You may recall that, earlier this season, much was made of the Rays’ decision to begin some games with a reliever — not a starter — on the mound. Back in May, when we wrote about it, Sergio Romo started two of three games against the Orioles and Ryne Stanek started the other.
Though the strategy hasn’t gained widespread acceptance yet, the Rays have had a bit of success with it, entering Wednesday’s action with a 57-56 record. They’re 9.5 games out of the second AL Wild Card slot, but it’s a gap that can feasibly be made up.
The Twins have noticed and are experimenting with the “opener” strategy at Double-A and Triple-A, MLB.com’s Rhett Bollinger reports. Manager Paul Molitor said, “This thing has a chance to pick up legs across the game. You can’t argue with Tampa’s success. That’s for sure.” Molitor also said he has talked with the Twins’ front office about using the “opener” strategy in the big leagues this year. He said, “It wouldn’t surprise me if we did it.” In response to a question from a reader, Bollinger suggested the Twins could try the strategy with Trevor May in September.
The White Sox have reportedly picked up first baseman Yonder Alonso from the Indians, according to Stadium. The return for Alonso is expected to be nothing more flashy than a “fringe prospect,” though the minutiae of the deal is still pending a formal announcement from both teams.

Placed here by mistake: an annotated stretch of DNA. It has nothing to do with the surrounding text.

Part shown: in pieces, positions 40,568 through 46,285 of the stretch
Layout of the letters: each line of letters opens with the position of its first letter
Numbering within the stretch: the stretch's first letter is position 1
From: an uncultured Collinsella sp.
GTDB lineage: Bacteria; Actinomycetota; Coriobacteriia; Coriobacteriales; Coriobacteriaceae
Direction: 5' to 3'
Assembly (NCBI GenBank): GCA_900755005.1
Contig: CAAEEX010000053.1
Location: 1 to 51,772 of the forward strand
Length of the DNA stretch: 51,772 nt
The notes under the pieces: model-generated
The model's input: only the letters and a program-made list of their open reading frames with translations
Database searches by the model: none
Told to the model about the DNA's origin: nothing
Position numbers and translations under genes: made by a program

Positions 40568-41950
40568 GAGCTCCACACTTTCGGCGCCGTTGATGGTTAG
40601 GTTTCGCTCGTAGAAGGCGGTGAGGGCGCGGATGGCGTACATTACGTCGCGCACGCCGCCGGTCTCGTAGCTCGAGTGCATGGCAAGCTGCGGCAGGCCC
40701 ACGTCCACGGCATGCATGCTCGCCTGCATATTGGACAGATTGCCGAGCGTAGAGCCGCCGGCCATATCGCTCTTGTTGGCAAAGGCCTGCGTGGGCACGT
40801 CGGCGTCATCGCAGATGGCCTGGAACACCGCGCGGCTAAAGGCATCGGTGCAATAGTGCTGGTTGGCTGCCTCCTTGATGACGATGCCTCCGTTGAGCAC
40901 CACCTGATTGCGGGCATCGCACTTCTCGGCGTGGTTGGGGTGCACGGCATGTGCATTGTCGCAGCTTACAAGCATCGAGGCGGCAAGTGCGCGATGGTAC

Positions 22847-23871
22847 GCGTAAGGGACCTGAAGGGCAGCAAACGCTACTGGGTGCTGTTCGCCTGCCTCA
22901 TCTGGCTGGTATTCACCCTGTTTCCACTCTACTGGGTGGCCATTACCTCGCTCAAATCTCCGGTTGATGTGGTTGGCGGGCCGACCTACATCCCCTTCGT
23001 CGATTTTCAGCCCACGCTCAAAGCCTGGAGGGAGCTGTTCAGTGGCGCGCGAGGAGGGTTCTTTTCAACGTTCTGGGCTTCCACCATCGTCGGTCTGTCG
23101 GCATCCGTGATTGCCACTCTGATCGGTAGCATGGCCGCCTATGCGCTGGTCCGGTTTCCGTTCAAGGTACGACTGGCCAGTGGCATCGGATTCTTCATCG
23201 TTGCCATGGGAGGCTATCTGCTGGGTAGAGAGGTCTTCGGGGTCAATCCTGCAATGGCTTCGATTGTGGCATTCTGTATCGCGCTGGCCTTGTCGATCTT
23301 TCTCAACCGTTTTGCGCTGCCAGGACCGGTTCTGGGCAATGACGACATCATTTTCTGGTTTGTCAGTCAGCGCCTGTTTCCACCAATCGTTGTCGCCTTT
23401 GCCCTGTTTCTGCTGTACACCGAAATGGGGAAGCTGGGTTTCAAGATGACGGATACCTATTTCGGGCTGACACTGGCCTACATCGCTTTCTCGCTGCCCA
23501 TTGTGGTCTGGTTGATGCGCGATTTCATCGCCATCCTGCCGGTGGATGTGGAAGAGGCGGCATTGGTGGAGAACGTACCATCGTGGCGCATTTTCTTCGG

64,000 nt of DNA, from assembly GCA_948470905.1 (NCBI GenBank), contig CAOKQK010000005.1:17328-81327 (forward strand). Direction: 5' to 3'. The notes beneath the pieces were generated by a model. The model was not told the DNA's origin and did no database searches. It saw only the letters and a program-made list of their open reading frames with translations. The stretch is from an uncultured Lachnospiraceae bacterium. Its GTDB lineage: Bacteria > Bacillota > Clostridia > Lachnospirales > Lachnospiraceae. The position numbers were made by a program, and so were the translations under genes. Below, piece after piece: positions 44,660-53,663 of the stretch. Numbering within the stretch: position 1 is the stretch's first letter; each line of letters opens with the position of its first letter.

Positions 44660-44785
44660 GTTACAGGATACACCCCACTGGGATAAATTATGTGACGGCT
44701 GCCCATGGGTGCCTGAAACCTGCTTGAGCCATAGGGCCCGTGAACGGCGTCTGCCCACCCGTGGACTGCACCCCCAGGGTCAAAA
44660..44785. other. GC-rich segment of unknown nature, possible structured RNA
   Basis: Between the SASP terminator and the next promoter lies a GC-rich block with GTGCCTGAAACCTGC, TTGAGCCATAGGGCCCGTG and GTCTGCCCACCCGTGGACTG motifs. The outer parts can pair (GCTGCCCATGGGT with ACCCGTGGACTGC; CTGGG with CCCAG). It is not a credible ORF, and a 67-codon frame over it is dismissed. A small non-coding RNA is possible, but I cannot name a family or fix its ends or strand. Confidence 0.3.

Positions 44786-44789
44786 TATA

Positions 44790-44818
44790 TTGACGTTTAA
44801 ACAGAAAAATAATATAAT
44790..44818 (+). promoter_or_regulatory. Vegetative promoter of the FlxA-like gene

Alonso, 31, inked a two-year deal with the Indians during the 2017 offseason. His first campaign with the club yielded a modest .250/.317/.421 batting line, 23 home runs, .738 OPS and 0.7 fWAR in 574 PA. The real boon for the White Sox may not be a passable veteran bat, however, but something more intangible — like Alonso’s clout with his brother-in-law and highly-coveted free agent slugger, Manny Machado.
While Alonso’s 2018 output represented a significant decline from the career-best numbers he posted in 2017, he’s still a solid contributor at the plate and, more importantly, slated to remain under team control for the next two years with just $8 million owed in 2019 and a $9 million option in 2020. As MLB.com’s Anthony Castrovince notes, the $17 million the Indians just erased from their payroll should give them enough room to accommodate the contracts for right-handers Trevor Bauer and Corey Kluber — a bonus regardless of what they happen to get in the trade.